68,1390.0171,136$31.00$1.00$103,343
Detail may not calculate to total due to independent rounding.

The total cost and burden of the rule is presented in Table 5.

Table 5.—Total Rulemaking Cost for All Affected Vessels

[October 2001-September 2002]

Arrivals/ departuresCost per arrival/ departureBurden per arrival/ departure (hours)Total rulemaking costTotal rulemaking burden
Arr. Non-AMVER/Non-Great Lakes63,286$7.170.167$453,56410,548
Start Printed Page 37685
Arr. AMVER/Great Lakes4,85340.751.250197,7416,065
Dep. all vessels68,1391.520.017103,3431,136
Totals136,278754,64817,749
Detail may not calculate to total due to independent rounding.
* These estimates include vessels on scheduled routes that will experience about the same costs as the other vessels in this population.

Need for the Temporary Rule

This rule will ensure the timely receipt of advance information about vessels and people entering U.S. ports and will help minimize disruption to commerce. The additional information required by this temporary rule will increase security and provide protection for the nation's ports and waterways. There will be some savings from the consolidated NOA submission for two or more consecutive arrivals at U.S. ports.

Small Entities

Under the Regulatory Flexibility Act (5 U.S.C. 601-612), we have considered whether this rule would have a significant economic impact on a substantial number of small entities. The term “small entities” comprises small businesses, not-for-profit organizations that are independently owned and operated and are not dominant in their fields, and governmental jurisdictions with populations of less than 50,000. This rule was not preceded by a general notice of proposed rulemaking and, therefore, is exempt from the requirements of the Regulatory Flexibility Act. Although this rule is exempt, we have reviewed it for potential economic impact on small entities.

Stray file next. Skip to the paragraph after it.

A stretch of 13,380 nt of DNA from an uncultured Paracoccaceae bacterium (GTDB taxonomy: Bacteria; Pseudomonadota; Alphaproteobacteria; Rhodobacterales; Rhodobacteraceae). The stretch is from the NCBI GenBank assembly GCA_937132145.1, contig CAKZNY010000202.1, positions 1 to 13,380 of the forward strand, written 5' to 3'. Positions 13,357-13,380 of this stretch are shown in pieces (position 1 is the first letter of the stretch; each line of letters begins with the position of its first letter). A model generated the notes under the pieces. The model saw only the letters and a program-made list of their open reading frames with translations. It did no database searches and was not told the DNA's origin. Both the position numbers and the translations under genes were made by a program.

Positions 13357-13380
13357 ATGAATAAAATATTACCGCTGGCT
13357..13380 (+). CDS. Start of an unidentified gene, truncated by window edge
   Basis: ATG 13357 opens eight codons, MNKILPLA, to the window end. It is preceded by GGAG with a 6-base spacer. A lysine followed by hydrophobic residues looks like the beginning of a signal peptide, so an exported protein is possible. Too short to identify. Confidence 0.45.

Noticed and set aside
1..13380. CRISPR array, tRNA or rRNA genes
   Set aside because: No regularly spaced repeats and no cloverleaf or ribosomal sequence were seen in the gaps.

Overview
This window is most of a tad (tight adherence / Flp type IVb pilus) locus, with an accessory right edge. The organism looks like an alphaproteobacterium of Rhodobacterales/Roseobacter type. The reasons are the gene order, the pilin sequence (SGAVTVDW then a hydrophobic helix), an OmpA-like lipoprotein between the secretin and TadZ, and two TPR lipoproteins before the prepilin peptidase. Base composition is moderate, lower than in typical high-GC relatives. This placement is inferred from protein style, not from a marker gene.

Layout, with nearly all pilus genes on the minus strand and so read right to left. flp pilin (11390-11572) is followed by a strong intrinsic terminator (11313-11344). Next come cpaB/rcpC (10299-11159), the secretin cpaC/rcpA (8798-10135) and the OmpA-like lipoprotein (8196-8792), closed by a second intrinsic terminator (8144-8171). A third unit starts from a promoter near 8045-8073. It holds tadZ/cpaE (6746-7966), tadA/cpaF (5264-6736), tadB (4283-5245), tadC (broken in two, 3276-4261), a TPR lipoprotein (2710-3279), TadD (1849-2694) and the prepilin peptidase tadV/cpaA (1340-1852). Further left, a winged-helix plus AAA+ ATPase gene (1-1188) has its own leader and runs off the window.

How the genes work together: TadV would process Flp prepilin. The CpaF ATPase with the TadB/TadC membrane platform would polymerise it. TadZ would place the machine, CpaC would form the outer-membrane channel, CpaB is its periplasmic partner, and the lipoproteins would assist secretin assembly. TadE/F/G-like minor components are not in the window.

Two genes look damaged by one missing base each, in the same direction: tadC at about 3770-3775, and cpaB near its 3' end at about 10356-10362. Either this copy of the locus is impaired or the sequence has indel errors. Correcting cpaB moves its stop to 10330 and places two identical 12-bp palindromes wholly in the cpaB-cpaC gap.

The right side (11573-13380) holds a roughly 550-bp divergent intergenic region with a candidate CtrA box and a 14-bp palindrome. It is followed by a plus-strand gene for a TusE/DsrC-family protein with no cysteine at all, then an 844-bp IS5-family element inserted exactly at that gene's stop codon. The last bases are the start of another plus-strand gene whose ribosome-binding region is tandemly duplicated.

The Coast Guard certifies under 5 U.S.C. 605(b) that this rule will not have a significant economic impact on a substantial number of small entities. If you think that your business, organization, or governmental jurisdiction qualifies as a small entity and that this rule will have a significant economic impact on it, please submit a comment to the Docket Management Facility at the address under ADDRESSES. In your comment, explain why you think it qualifies and how and to what degree this rule would economically affect it.

Assistance for Small Entities

Small businesses may send comments on the actions of Federal employees who enforce, or otherwise determine compliance with, Federal regulations to the Small Business and Agriculture Regulatory Enforcement Ombudsman and the Regional Small Business Regulatory Fairness Boards. The Ombudsman evaluates these actions annually and rates each agency's responsiveness to small business. If you wish to comment on actions by employees of the Coast Guard, call 1-888-REG-FAIR (1-888-734-3247).

Collection of Information

This rule modifies an existing collection of information under the Paperwork Reduction Act of 1995 (44 U.S.C. 3501-3520). As defined in 5 CFR 1320.3(c), “collection of information” comprises reporting, recordkeeping, monitoring, posting, labeling, and other similar actions. The title and description of the information collection, a description of those who must collect the information, and an estimate of the total annual burden follow. The estimate covers the time for reviewing instructions, searching existing sources of data, gathering and maintaining the data needed, and completing and reviewing the collection.

Title: Advance Notice of Vessel Arrival and Departure.

OMB Control Number: 2115-0557.

Summary of the Collection of Information: The Coast Guard requires pre-arrival messages from any vessel entering a port or place in the United States. This rule will amend 33 CFR part 160 to temporarily require:

  • Earlier receipt of the notice of arrival—96 hours instead of 24 hours—from vessels currently required to provide advance notification of arrival;
  • Submission of NOA reports to a central clearinghouse, the National Vessel Movement Center;
  • Suspension of the current exemption from notice of arrival reporting requirements for vessels operating in compliance with the Automated Mutual Assistance Vessel Rescue System, some vessels operating on the Great Lakes, and vessels on scheduled routes; and